Arthritis, joint, bone & muscle


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A form of arthritis characterised by intense pain in a single joint, often the big toe.

Affected areas

Most commonly affects the big toe, but may also occur in the knee, ankle, elbow and other joints


  • Pain in a joint, that appears very quickly
  • Inflammation
  • Swelling
  • Redness
  • Stiffness of the affected joint


Gout is a form of arthritis and is associated with high-blood-levels of uric acid, a compound that's a by-product of your body's normal breakdown of food. Uric acid itself is a product of the metabolism of purines, compounds found in a range of food.

Foods containing purines;

  • Offal (including related products like pate)
  • Game meat
  • Some seafood (especially anchovies and sardines)
  • Some vegetables including asparagus and mushrooms

Normally your body maintains uric acid levels by dissolving it in the bloodstream, filtering it through the kidneys and then urinating. If you start creating too much uric acid or other factors prevent your body dealing with the load, then uric acid crystals form on the joints. This is what causes the sudden pain, redness and swelling of gout.

Diet and lifestyle

It is advisable to see your doctor as soon as possible. This is important as gout can cause severe pain and permanent damage to the joints if left untreated. The dietary and lifestyle suggestions below are recommended as support measures but not as a replacement for medical treatment from a qualified medical practitioner.               

Lowering uric acid levels is a priority and changing your diet to reduce your intake of foods containing purines may help with this.

Important notes

Calcium Pyrophosphate Deposition (CPPD) or Pseudogout is a similar condition to gout though its causes are unknown. It has been linked with a variety of causes including low magnesium levels in the blood, an over-active parathyroid gland, and excessive quantities of iron, as well as genetic factors.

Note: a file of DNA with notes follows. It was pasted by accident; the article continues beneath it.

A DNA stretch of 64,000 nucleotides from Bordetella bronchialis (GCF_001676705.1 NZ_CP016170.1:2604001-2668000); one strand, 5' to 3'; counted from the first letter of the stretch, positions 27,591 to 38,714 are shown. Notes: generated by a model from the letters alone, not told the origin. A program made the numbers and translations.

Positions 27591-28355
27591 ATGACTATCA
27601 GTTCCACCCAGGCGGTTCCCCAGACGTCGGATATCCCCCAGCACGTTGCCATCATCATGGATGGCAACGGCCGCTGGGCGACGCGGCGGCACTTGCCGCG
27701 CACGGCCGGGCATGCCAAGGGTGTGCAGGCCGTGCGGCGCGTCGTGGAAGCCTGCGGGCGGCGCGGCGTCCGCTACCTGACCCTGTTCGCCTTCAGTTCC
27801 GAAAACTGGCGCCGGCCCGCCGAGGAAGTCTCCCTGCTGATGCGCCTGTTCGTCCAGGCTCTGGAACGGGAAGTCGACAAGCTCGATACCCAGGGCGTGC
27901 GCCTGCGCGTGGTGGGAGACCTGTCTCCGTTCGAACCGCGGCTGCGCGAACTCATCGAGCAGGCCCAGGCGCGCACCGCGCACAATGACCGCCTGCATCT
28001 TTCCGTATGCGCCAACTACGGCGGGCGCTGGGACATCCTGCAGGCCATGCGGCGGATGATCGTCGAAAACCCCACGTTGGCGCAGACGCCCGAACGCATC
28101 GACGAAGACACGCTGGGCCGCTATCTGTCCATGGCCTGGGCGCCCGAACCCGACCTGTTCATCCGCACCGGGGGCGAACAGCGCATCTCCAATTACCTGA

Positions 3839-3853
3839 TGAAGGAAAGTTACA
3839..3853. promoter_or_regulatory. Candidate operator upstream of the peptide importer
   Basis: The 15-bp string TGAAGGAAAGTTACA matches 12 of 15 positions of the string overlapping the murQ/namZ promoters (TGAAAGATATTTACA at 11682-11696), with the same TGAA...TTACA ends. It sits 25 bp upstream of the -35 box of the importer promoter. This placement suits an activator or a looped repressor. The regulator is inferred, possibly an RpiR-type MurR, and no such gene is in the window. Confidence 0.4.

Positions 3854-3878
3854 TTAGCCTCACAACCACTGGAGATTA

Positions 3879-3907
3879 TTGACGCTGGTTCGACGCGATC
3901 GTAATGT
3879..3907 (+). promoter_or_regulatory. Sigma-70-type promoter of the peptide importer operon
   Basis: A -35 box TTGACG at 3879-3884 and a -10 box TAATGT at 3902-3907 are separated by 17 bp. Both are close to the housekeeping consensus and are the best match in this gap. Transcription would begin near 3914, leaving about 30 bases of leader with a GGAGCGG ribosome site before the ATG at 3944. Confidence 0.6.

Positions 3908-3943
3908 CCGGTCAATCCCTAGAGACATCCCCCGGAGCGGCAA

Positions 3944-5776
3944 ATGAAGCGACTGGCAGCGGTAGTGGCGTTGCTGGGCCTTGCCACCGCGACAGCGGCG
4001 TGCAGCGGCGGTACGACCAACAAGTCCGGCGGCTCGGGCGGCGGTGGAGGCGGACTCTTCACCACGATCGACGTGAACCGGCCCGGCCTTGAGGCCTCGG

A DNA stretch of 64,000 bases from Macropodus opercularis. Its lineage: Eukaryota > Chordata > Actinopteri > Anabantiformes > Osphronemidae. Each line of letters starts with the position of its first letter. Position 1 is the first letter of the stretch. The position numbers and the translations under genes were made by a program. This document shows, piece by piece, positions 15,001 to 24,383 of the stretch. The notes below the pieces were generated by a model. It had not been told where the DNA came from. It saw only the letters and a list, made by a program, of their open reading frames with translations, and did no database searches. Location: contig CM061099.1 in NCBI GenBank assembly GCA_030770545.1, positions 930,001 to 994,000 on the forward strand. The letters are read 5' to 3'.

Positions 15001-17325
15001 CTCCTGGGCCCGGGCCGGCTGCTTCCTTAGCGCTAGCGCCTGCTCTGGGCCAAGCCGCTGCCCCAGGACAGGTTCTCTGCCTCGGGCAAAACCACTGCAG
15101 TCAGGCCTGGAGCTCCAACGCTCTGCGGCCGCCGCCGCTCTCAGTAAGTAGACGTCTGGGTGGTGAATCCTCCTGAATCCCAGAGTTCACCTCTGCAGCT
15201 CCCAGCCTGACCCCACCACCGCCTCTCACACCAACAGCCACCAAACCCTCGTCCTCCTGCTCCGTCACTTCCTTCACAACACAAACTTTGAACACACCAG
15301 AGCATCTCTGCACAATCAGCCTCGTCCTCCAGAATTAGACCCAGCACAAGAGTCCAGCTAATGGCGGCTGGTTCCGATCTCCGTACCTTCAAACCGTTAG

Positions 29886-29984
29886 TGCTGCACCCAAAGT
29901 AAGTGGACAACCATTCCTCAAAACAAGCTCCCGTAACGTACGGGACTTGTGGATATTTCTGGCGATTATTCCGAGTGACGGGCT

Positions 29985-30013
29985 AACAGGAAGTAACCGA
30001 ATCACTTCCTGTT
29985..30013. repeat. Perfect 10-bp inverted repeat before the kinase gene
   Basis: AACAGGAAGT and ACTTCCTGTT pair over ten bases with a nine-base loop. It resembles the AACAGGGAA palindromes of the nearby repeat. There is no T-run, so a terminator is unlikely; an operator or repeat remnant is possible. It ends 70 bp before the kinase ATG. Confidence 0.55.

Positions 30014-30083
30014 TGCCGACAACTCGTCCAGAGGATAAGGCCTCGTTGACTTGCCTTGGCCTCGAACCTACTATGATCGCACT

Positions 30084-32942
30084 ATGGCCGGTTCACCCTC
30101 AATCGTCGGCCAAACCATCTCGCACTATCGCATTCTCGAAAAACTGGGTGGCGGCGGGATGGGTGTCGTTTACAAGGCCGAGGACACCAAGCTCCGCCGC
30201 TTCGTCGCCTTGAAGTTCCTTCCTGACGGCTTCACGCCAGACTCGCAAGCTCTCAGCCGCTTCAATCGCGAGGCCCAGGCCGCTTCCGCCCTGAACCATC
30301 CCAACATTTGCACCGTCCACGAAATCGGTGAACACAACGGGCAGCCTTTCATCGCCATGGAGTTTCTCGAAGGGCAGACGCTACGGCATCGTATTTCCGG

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I need help I have Just got gout in my big toe and the pain was bad
any advise would help
Anonymous 19 Aug 2013
Hi John,
Thank you for your post! We are so happy to hear your found the website so helpful for your gout. We wish you all the best with your recovery from your recent attack. Please do contact the Blackmores naturopaths if we can help you further on 1800 803 760, Warm regards, Gina (Blackmores naturopath)

I am currently 70 years young. I first experienced GOUT at age 24 due to change of diet from Boarding School type to normal. Continued to have attacks overy 2 to 3 years. Early 30's was on regular medication, I think ZYLOPRIM. Very rare attacks during 40's to 50. Ceased medication mid 1970. One attack 2005, whilat living in Thailand for 15 years, not sure why. One attack February 2012, in hospital recovering from heart attack. One attack June 25th, 2013, due to tomato soups and sardines in diet for 3 days, had forgotten their propensity to cause an attack. Medication for 4 days, then OK. Latest attack, today, 18th July, 2013. Due to asparagus soup. Did ot realise asparagus could cause attack, THANKS to your very informative website, I an a little older and wiser once again. Hopefully with current medication of COLCHINE will be back to normal in 2 to 3 days.